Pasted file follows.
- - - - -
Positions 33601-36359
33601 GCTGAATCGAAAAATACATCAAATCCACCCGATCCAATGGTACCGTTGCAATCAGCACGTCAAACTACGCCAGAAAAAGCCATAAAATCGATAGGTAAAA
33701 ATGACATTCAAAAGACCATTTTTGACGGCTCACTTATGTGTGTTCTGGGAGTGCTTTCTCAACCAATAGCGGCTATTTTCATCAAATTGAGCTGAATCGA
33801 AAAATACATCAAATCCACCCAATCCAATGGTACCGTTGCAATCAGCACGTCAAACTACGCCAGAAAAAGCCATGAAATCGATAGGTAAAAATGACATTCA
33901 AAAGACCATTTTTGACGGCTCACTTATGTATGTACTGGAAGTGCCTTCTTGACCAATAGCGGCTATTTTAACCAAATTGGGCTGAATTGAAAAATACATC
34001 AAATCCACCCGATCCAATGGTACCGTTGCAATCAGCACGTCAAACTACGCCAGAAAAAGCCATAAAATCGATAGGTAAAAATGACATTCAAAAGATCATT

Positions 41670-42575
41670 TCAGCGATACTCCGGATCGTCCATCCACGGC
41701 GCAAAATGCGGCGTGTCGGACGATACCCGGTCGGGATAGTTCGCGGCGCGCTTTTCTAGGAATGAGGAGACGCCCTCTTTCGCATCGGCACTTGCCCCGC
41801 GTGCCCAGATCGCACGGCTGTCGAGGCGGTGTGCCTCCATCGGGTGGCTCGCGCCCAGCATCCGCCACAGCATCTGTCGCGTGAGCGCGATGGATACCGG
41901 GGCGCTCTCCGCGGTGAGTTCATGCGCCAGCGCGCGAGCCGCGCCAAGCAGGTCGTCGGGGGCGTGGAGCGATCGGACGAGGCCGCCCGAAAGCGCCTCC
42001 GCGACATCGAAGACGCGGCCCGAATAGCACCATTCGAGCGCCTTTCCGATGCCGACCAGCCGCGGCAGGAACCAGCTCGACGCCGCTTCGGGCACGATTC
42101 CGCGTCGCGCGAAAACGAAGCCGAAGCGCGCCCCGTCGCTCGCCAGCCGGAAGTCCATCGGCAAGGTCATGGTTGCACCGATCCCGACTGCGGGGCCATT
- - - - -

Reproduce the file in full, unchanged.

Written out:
Positions 33601-36359
33601 GCTGAATCGAAAAATACATCAAATCCACCCGATCCAATGGTACCGTTGCAATCAGCACGTCAAACTACGCCAGAAAAAGCCATAAAATCGATAGGTAAAA
33701 ATGACATTCAAAAGACCATTTTTGACGGCTCACTTATGTGTGTTCTGGGAGTGCTTTCTCAACCAATAGCGGCTATTTTCATCAAATTGAGCTGAATCGA
33801 AAAATACATCAAATCCACCCAATCCAATGGTACCGTTGCAATCAGCACGTCAAACTACGCCAGAAAAAGCCATGAAATCGATAGGTAAAAATGACATTCA
33901 AAAGACCATTTTTGACGGCTCACTTATGTATGTACTGGAAGTGCCTTCTTGACCAATAGCGGCTATTTTAACCAAATTGGGCTGAATTGAAAAATACATC
34001 AAATCCACCCGATCCAATGGTACCGTTGCAATCAGCACGTCAAACTACGCCAGAAAAAGCCATAAAATCGATAGGTAAAAATGACATTCAAAAGATCATT

Positions 41670-42575
41670 TCAGCGATACTCCGGATCGTCCATCCACGGC
41701 GCAAAATGCGGCGTGTCGGACGATACCCGGTCGGGATAGTTCGCGGCGCGCTTTTCTAGGAATGAGGAGACGCCCTCTTTCGCATCGGCACTTGCCCCGC
41801 GTGCCCAGATCGCACGGCTGTCGAGGCGGTGTGCCTCCATCGGGTGGCTCGCGCCCAGCATCCGCCACAGCATCTGTCGCGTGAGCGCGATGGATACCGG
41901 GGCGCTCTCCGCGGTGAGTTCATGCGCCAGCGCGCGAGCCGCGCCAAGCAGGTCGTCGGGGGCGTGGAGCGATCGGACGAGGCCGCCCGAAAGCGCCTCC
42001 GCGACATCGAAGACGCGGCCCGAATAGCACCATTCGAGCGCCTTTCCGATGCCGACCAGCCGCGGCAGGAACCAGCTCGACGCCGCTTCGGGCACGATTC
42101 CGCGTCGCGCGAAAACGAAGCCGAAGCGCGCCCCGTCGCTCGCCAGCCGGAAGTCCATCGGCAAGGTCATGGTTGCACCGATCCCGACTGCGGGGCCATT